That abandoned house down the street can really be an eyesore. Not to mention the possibility of it becoming a health hazard or a danger to your children if for some reason, curiosity gets the best of them and they venture onto the premises. Abandoned homes and foreclosures can bring down the value of your home by 5 percent to 10 percent, the Appraisal Institute reports. Although your options might seem limited, certain solutions may be available to you.
Contact The Owner
The first step in solving the problem is to do some research. Finding out who the owner of record is can be the fastest, most direct method of getting results. Your local title company will have available records of who exactly owns the property and their contact information. Foreclosed homes generally revert to the bank, and speaking to the asset manager about maintenance issues often can solve your problem.
Contacting your local city, county or health department can be very successful, especially if health-related concerns arise. When a formal complaint is filed, don't be surprised if a city or health official soon performs an on-site inspection of the premises. When an overgrown yard representing a fire hazard or health related issues are found, maintenance and repair work can be performed on a case-by-case basis with the local government billing the current homeowner or foreclosure entity for services rendered.
Make An Offer
There's always the possibility that the owner of the abandoned home will sell it at a less than market-value price. Maybe you, your relatives or even someone you know is looking for a home with which they can build a little sweat equity. Contacting a local real estate agent about what price to offer or getting local market information can be very beneficial in making a solid deal come together. The quicker a new owner lives on the premises, the faster the neighborhood eyesore goes away.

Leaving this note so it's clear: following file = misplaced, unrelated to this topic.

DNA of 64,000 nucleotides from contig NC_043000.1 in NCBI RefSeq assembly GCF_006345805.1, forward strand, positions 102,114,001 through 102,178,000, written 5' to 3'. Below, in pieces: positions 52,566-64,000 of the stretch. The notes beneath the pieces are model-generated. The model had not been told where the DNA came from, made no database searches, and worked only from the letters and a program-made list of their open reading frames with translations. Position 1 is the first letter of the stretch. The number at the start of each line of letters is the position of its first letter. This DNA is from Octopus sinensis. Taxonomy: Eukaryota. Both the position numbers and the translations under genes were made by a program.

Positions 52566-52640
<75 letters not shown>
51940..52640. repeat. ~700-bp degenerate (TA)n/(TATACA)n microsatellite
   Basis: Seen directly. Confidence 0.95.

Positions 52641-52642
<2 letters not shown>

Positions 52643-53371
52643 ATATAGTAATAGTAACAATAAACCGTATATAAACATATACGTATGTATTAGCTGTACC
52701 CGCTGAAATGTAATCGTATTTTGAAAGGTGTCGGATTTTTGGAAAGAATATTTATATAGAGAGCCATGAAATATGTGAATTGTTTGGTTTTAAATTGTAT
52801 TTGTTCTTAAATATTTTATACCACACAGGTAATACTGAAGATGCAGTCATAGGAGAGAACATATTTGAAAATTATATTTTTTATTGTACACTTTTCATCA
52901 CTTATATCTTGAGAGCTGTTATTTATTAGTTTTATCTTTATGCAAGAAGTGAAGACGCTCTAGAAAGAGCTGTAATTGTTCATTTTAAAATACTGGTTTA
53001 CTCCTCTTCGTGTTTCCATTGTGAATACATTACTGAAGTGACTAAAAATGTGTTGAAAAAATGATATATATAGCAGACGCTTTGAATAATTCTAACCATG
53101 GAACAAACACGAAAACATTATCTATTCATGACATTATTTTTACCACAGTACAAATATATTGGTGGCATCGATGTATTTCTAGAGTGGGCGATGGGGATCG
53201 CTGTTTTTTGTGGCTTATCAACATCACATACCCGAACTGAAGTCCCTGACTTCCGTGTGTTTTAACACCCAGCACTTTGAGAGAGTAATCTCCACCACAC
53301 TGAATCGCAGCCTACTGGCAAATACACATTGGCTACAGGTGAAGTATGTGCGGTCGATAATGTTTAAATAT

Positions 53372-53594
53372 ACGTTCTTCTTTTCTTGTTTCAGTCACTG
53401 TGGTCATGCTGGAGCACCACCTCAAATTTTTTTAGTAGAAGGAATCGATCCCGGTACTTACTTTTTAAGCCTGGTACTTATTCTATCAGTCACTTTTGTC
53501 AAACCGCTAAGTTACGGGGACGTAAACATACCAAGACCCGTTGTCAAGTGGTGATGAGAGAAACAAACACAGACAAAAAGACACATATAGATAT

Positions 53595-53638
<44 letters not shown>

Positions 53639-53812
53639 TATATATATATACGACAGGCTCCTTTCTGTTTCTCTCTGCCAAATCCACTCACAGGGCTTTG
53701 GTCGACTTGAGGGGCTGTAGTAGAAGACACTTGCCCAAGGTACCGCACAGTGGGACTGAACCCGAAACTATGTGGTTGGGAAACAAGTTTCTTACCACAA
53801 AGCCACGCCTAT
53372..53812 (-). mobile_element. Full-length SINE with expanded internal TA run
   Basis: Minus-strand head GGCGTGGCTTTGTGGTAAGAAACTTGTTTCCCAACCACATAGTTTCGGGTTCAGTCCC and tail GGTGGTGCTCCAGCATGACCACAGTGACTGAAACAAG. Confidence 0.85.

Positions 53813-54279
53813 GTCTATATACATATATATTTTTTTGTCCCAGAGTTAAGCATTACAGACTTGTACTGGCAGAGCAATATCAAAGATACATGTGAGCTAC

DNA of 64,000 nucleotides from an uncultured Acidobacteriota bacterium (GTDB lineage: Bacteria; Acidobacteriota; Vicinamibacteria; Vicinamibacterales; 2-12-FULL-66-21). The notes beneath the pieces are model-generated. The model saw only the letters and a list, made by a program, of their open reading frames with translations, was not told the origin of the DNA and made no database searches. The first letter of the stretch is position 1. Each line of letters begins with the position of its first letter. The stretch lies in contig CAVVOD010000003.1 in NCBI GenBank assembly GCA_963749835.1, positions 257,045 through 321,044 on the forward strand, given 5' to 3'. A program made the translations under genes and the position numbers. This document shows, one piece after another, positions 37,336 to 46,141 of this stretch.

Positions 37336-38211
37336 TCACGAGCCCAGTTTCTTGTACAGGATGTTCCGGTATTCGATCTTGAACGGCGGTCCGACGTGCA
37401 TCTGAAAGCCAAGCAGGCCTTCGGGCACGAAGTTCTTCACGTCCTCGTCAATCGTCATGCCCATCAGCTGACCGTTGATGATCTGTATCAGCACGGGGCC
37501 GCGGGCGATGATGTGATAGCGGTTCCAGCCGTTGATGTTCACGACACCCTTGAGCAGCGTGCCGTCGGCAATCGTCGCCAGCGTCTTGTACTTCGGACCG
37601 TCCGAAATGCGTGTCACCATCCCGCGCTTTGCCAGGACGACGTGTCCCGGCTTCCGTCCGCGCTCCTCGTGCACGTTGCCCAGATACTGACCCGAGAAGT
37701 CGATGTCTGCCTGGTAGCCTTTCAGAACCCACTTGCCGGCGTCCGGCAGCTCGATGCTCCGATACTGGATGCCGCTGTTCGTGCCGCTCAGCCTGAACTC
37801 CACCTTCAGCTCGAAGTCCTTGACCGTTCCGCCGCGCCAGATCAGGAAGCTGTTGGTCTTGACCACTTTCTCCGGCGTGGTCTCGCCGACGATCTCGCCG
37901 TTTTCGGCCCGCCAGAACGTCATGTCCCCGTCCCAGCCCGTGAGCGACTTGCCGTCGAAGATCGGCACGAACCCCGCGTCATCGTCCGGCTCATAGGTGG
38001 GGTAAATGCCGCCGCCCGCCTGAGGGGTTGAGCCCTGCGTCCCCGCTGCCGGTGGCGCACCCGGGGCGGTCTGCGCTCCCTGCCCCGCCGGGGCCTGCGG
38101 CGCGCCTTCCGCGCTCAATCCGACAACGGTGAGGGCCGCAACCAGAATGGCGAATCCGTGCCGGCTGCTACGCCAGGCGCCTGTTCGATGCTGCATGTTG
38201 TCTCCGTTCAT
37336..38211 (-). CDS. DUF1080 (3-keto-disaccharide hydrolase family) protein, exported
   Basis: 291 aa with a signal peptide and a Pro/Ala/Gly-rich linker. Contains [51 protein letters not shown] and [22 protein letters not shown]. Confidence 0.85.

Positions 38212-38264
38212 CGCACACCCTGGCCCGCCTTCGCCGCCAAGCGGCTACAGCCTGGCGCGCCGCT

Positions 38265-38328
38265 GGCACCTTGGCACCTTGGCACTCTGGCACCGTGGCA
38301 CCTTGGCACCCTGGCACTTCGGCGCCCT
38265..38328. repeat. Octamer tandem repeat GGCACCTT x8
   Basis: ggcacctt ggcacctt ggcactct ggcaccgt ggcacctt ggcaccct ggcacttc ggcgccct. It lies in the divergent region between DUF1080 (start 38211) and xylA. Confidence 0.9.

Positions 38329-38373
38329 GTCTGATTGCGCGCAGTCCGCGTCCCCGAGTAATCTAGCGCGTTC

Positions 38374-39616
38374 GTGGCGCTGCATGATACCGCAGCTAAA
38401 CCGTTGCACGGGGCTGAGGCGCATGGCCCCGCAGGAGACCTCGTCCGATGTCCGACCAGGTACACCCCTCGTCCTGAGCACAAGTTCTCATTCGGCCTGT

Abandoned HUD homes can be particularly troublesome. These foreclosed assets are typically sold "as-is," but rarely will HUD make minor repairs or remedies. If you are wary of a HUD home tainting your neighborhood scenery, you might try to contact the listing agent posted on the for-sale sign. If that doesn't work, HUD has a website that details every home for sale in the country, and not only is the listing agent's contact info included, but the asset manager and field service manager as well (See Resources).
It may be tempting to just walk over to the property and begin to trim the hedges and mow the lawn. But this can lead to legal issues if you don't have proper consent from the owners. If you mistakenly damage anything on the property, the homeowner may not only go after you for damages, but in some cases may attach your homeowners insurance policy. And don't forget that entering onto another person's property uninvited is trespassing.
Meribeth Phipps has been a real estate broker since 2000, specializing in residential new home sales. She holds a bachelor's degree in business and marketing.